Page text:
We took the less crowded gravel roads since we were no longer noobs. The sightings were much better as we seldom had to share.
The “pro” route (about 250km)
elephants all to ourselves
After a long and fruitless drive along the S25 (a lot of which had recently been razed and blackened by controlled fire), we began to feel disheartened. Amazingly, we stumbled upon 4 white rhino just 5m from the road. They were very skittish but we hung around for a while as there were no other vehicles to crowd us, and they eventually settled down for some nice photos.
very skittish rhino
here’s looking at you kid
We encountered more rhino further on, as well as a rather distant sighting of leopard. Amazing how a polka dotted animal can be so well camouflaged- it took us ages (and a lot of help from other drivers) to spot him walking along a river bed. Lunch at Croc Bridge rest camp was not as exciting as Lower Sabie as this is a much smaller camp with only a convenience store and no restaurant. No views.
spot the spots
Post lunch highlight was a lion along the H4-2 doing his perimeter check. This very stoic lion was totally unfazed by the excitement he was causing, and methodically going from bush to bush to mark his territory. Panda did some creative driving to break out from the line of cars tailing the lion and positioned our car to face him head-on, hence the excellent photos of him walking towards us.
Vidal Sassoon mane
Passing within arm’s length
Animals in KNP sure seem to enjoy crossing the road. On our way out of the park, we met an endless stream of elephants just nonchalantly crossing the H4-1, as well as a huge herd of African buffalo munching on grass by the road.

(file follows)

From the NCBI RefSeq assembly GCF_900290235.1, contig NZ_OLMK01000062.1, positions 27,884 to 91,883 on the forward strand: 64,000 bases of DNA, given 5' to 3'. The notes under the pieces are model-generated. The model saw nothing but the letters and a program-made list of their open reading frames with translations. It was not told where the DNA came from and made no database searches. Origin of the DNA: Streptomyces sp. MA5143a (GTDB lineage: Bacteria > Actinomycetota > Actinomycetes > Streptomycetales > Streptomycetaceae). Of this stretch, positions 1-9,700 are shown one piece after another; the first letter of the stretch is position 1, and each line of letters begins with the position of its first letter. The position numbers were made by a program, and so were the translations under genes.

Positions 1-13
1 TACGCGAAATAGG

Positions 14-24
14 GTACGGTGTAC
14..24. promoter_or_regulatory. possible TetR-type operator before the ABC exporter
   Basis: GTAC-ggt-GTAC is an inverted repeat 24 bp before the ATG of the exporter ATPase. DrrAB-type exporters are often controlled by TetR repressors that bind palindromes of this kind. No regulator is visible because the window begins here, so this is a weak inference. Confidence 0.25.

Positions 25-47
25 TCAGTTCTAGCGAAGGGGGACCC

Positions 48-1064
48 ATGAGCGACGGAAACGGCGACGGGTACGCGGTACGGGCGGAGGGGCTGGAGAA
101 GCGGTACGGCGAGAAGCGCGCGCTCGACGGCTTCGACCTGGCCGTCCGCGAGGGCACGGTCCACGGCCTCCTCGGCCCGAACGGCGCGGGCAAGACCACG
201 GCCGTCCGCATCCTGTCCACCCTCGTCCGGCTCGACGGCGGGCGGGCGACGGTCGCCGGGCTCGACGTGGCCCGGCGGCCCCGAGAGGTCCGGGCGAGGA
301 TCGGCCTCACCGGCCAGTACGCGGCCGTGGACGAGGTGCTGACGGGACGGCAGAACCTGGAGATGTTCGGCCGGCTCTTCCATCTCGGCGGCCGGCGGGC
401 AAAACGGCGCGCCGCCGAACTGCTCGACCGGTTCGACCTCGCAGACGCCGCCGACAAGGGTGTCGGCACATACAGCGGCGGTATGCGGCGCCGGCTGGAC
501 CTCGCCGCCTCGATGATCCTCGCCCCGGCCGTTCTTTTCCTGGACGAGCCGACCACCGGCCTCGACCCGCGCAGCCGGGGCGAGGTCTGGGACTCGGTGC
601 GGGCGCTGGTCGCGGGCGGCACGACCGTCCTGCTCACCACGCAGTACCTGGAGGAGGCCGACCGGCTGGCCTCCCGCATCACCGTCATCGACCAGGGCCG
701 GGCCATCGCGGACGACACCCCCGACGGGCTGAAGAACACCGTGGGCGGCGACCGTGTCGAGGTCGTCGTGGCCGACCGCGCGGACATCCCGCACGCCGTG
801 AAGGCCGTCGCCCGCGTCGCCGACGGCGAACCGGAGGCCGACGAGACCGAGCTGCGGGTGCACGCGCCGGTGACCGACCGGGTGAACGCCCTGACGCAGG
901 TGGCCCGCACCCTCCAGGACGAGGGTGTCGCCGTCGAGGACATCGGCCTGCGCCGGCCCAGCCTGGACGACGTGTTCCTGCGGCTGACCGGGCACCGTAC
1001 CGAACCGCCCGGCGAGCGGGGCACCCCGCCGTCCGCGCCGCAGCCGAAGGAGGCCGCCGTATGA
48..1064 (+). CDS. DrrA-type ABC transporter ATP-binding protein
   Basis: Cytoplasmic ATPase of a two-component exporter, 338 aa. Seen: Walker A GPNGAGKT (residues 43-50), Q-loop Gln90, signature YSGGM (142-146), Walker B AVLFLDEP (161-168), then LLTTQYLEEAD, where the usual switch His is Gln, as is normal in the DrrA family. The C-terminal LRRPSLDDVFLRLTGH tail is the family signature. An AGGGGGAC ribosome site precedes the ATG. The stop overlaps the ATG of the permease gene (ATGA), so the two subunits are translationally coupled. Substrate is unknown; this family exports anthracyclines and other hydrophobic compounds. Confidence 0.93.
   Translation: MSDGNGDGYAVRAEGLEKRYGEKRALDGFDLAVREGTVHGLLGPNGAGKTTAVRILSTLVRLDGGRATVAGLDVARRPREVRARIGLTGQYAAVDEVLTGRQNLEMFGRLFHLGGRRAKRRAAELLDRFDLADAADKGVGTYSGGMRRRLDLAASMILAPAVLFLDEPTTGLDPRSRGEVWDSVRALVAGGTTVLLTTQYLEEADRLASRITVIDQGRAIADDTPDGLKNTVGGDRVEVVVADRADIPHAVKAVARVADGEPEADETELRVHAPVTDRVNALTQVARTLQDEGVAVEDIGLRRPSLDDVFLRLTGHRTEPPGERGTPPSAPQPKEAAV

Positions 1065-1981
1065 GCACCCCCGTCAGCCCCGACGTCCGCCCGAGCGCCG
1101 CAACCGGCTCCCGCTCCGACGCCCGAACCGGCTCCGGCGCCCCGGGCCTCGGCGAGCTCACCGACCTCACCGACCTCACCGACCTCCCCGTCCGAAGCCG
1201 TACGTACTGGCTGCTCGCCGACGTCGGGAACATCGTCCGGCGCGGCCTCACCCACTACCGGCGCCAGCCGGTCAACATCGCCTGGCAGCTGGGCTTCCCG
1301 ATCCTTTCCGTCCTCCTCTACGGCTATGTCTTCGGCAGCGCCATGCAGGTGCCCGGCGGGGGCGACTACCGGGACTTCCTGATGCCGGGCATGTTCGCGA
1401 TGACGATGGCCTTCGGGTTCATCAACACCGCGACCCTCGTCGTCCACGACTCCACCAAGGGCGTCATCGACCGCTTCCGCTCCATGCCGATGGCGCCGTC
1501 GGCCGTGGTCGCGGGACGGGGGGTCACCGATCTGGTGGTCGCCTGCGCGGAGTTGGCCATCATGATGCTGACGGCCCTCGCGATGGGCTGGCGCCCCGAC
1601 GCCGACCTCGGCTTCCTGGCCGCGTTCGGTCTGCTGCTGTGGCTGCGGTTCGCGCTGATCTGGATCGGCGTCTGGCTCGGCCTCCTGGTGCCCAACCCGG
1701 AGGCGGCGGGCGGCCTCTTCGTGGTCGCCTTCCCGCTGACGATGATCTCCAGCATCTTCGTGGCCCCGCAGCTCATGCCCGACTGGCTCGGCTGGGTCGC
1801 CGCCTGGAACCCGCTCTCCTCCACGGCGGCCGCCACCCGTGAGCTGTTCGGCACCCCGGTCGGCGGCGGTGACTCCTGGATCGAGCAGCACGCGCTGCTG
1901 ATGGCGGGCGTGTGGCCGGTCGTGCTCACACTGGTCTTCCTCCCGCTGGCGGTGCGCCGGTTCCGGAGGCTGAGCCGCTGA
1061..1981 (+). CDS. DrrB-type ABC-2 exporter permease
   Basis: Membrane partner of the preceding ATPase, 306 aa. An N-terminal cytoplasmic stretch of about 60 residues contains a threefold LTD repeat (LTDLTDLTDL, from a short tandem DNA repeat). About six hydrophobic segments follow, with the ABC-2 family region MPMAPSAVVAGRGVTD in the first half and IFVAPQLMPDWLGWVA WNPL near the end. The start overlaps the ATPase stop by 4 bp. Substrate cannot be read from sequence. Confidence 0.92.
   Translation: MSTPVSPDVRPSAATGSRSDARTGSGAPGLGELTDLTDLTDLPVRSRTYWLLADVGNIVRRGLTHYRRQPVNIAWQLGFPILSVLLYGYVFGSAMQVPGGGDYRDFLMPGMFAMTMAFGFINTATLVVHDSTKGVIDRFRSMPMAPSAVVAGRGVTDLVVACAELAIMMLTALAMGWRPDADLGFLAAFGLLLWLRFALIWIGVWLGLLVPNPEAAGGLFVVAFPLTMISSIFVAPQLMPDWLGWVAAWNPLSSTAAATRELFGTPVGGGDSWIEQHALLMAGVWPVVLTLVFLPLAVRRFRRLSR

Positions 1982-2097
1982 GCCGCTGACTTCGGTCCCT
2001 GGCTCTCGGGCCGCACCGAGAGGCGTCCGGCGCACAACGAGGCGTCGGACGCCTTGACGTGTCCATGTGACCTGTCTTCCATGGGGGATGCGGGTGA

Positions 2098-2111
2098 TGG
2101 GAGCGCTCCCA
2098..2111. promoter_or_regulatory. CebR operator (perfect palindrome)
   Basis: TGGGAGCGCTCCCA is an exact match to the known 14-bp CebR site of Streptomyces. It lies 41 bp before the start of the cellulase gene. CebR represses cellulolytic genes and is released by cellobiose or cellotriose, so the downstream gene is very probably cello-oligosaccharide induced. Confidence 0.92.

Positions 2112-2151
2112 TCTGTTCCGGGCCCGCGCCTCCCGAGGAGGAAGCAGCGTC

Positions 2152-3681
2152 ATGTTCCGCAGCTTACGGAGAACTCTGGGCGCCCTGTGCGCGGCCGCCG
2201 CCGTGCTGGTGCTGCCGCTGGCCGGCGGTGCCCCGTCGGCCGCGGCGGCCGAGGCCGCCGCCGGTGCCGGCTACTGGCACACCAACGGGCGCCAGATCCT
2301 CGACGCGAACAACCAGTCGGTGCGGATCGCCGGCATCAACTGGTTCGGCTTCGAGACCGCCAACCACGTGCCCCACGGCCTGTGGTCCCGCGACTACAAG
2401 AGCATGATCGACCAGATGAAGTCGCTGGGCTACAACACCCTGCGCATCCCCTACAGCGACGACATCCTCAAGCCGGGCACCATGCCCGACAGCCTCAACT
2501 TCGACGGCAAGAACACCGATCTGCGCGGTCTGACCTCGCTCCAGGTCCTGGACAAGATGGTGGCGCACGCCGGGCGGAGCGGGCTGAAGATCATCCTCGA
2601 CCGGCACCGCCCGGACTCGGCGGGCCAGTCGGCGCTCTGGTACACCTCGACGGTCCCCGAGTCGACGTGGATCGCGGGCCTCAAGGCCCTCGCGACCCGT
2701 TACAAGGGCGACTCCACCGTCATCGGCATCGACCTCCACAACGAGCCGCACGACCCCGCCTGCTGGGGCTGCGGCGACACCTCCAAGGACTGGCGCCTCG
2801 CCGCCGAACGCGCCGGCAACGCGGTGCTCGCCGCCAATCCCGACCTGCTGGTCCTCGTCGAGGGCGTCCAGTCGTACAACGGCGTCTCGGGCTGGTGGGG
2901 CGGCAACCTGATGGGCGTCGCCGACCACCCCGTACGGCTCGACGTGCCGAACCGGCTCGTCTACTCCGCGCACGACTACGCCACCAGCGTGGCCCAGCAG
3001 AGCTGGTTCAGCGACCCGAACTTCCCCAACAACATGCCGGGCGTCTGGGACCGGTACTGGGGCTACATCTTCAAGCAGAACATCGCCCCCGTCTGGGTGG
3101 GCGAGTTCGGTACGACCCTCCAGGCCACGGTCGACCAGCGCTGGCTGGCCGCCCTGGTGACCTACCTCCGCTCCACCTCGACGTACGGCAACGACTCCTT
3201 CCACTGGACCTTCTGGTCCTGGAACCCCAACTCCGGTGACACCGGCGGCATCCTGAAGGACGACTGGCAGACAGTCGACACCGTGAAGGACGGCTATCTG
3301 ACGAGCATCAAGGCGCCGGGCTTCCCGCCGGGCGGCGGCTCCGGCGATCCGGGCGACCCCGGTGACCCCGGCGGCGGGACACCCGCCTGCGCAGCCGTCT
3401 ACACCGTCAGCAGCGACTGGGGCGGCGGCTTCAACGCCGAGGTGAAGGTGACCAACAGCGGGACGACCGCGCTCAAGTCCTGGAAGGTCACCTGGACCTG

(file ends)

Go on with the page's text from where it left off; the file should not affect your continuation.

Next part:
African buffalo bathed in the light of the setting sun
Crossing the other way
All in all a very good haul for total beginners. Although we drove for hours, it wasn’t tiring as we were tripping over animals almost everywhere. Absolutely fascinating for city rats like us. I felt like we were on the National Geographic channel, for the same price as the entrance fee to Singapore’s Mandai Zoo.
Additional tips for self-driving KNP:
If I were to do it again, I would definitely rent an automatic car instead, as there was a lot of stopping and starting when we came across sightings. No special footwear or clothing required as you are in your car most of the time. As with scuba diving, approach slowly. Avoid sudden movements/noise- you should wind down window, mute the radio, plan your position etc. before approaching to avoid spooking the animal(s).
Date of activity: 22, 23 Sep 2013
Location: Kruger National Park, South Africa
Rate: Conservation fee of R203/adult and R102/child per day (for foreigners), for park accommodation tariffs see 2013/2014 tariffs
Booking: No advance booking required for day visitors
Hotel we stayed: Sabie River Bush Lodge, Hazyview, SA (see my review here)